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  • 340 Interpretation: A Journal of Bible and Theology 66(3)

    me mercilessly for attempting a mediating position on Christian symbols of the sort James attributes to him. But Kaufman would have delighted in the irony of reading his theology through Calvins lenses. James brief sugges-tions at the end for going beyond Kaufman deserve another book.


    Lutheran Transformative Theologies: Feminist, Womanist, and Mujerista Perspectives

    edited by Mary J. Streufert

    Fortress, Minneapolis, 2010. 272 pp. $25.00. ISBN 978-0-8006-6377-3.

    THIS BOOK CONTAINS 16 essays by Lutheran women theologians on the topics of methodol-ogy, God and humanity, sin and grace, Christology, pneumatology, ecclesiology, and eschatology. The writers use feminist, womanist, mujerista, and queer perspectives to analyze and critique aspects of Lutheran doctrine. They note that Martin Luther had a profound experience of justification by grace, which led him to chal-lenge the prevailing understanding of Scripture and tradition. Similarly, these writers challenge traditional theological assumptions out of their lives as women with different ethnicities, clerical status, and sexual orientations. They have expe-rienced varying degrees of oppression and mar-ginalization within church and society, which has led them to sharp critiques of some aspects of Lutheran theology and practice. But they have also drawn from the Lutheran tradition their con-victions that women and men are equally created in Gods image, equally fallen, and equally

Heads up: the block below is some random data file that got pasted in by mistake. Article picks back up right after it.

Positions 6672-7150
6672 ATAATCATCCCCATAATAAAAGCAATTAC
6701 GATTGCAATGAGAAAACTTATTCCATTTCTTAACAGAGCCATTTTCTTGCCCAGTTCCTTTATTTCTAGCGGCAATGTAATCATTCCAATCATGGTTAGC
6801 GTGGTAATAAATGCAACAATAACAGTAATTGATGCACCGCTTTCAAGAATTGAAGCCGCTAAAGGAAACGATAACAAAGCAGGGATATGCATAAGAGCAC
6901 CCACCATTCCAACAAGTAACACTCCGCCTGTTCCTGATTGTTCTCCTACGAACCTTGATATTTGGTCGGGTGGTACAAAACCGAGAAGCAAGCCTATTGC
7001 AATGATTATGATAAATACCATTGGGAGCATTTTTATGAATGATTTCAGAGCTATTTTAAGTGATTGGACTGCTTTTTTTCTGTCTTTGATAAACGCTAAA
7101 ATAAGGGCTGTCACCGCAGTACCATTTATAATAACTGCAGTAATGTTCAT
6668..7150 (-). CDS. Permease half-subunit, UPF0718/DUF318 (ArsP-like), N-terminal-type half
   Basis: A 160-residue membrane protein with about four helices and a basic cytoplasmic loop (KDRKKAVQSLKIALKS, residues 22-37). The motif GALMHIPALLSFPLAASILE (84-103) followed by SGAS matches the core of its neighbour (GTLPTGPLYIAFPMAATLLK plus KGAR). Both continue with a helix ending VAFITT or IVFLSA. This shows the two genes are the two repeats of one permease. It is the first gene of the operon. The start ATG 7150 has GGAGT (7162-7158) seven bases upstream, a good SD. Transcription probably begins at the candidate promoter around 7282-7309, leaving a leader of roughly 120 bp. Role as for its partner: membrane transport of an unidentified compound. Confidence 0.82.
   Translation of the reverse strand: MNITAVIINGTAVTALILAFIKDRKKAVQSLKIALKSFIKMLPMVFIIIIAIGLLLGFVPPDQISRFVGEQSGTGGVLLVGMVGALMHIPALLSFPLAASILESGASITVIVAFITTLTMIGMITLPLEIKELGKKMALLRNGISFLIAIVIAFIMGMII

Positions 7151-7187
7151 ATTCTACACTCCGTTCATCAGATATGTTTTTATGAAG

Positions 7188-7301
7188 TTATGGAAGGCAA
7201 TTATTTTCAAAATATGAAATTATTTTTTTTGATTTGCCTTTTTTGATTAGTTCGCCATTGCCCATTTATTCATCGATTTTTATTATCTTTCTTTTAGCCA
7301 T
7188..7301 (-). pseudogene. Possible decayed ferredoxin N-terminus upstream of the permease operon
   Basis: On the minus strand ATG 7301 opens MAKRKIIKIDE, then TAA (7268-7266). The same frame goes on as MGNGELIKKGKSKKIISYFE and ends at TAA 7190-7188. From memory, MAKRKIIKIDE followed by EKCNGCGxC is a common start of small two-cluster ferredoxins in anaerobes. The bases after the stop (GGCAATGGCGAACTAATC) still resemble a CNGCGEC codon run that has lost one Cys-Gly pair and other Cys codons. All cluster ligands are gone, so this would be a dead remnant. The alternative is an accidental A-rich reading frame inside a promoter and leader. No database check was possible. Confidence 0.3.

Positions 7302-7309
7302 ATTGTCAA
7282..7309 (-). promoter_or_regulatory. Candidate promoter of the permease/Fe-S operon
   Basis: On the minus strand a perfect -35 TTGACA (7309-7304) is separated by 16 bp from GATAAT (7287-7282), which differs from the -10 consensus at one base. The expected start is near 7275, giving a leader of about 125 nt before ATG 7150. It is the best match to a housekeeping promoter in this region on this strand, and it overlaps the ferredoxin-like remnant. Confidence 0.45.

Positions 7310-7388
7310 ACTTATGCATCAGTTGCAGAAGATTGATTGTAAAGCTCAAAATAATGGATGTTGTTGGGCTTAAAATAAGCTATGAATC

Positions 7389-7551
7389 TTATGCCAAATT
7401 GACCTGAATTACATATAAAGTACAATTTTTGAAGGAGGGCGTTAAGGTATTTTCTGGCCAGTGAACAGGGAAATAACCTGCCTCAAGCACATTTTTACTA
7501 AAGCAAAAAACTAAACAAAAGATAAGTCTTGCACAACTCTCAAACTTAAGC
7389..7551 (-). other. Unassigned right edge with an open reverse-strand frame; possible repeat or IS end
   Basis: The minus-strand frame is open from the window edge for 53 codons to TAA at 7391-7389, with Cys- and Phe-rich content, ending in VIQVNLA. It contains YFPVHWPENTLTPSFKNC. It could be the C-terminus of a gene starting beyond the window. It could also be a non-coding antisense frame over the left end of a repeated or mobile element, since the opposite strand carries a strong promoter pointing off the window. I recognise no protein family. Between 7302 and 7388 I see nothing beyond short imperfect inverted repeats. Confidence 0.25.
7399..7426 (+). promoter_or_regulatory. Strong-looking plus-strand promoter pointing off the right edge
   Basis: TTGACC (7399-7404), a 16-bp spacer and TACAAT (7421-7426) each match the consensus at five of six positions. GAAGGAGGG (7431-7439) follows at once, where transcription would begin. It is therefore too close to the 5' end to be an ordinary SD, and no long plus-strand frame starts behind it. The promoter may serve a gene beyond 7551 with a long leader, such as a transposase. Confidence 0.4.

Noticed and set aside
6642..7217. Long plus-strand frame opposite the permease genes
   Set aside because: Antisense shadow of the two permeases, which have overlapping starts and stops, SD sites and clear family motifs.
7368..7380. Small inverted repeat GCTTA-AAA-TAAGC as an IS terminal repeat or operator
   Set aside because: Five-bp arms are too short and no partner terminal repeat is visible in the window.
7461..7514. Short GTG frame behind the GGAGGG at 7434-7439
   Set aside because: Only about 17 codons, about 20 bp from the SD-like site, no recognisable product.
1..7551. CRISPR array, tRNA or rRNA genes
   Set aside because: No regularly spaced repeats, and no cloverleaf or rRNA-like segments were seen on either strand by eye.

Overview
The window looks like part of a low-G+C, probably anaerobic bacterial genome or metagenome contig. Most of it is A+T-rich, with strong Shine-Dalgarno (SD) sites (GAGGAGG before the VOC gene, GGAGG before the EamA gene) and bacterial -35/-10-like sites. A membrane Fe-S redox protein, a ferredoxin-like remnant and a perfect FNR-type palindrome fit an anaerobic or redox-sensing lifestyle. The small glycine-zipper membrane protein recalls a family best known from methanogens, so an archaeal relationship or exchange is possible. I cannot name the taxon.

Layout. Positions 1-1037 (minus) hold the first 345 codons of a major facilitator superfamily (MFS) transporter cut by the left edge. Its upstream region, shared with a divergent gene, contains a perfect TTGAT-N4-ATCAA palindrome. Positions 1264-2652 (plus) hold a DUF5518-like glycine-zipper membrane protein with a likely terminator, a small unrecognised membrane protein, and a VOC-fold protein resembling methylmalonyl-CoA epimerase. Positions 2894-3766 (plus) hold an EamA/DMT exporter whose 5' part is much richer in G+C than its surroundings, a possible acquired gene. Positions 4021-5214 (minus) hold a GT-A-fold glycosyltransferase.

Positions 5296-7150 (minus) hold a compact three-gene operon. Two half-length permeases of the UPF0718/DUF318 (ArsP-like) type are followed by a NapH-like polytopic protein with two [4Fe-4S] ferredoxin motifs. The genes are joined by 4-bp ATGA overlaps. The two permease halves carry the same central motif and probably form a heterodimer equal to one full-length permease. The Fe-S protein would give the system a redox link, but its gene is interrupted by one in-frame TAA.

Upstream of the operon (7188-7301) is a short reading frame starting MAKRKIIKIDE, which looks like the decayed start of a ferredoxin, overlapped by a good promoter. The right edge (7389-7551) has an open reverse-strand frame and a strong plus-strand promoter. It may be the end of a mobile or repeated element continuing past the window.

redeemed. They share Luthers deep conviction about the centrality of Gods grace. They are deeply committed both to the Christian tradition and to the well-being and inclusion of women in all their diversity.

    Those who identify as feminists will find much to appreciate in this book, but it will be equally useful to those who are new to feminist theology. The essays are profound and articu-late. They raise difficult questions and provide insightful observations about some of the most challenging Christian doctrines. They explain complex theological concepts without being simplistic or using postmodern jargon. The essays on Genesis 3:15, the Magnificat, Philippians 2, atonement, and eschatology pro-vide numerous insights for preaching. The essays on oppression and redemption and white privilege offer practical guidance for churches working to become more inclusive. The essays on Christology and the theology of the cross pro-vide particularly thoughtful examples of affirm-ing the divinity of Jesus (in contrast to some feminist theologians) without divinizing his maleness.

    During the last three decades, feminist the-ologians have brought to light some of the ways that the Christian tradition has ignored, excluded, or diminished women. Those cri-tiques are accurate and necessary, but at times they give the impression that the tradition is hopelessly sexist and beyond redemption. This book makes a very different argument. It is a constructive, hopeful, gracious, honest, and loving assessment of the resources in the Lutheran tradition that can contribute to the redemption of the world and all Gods people.


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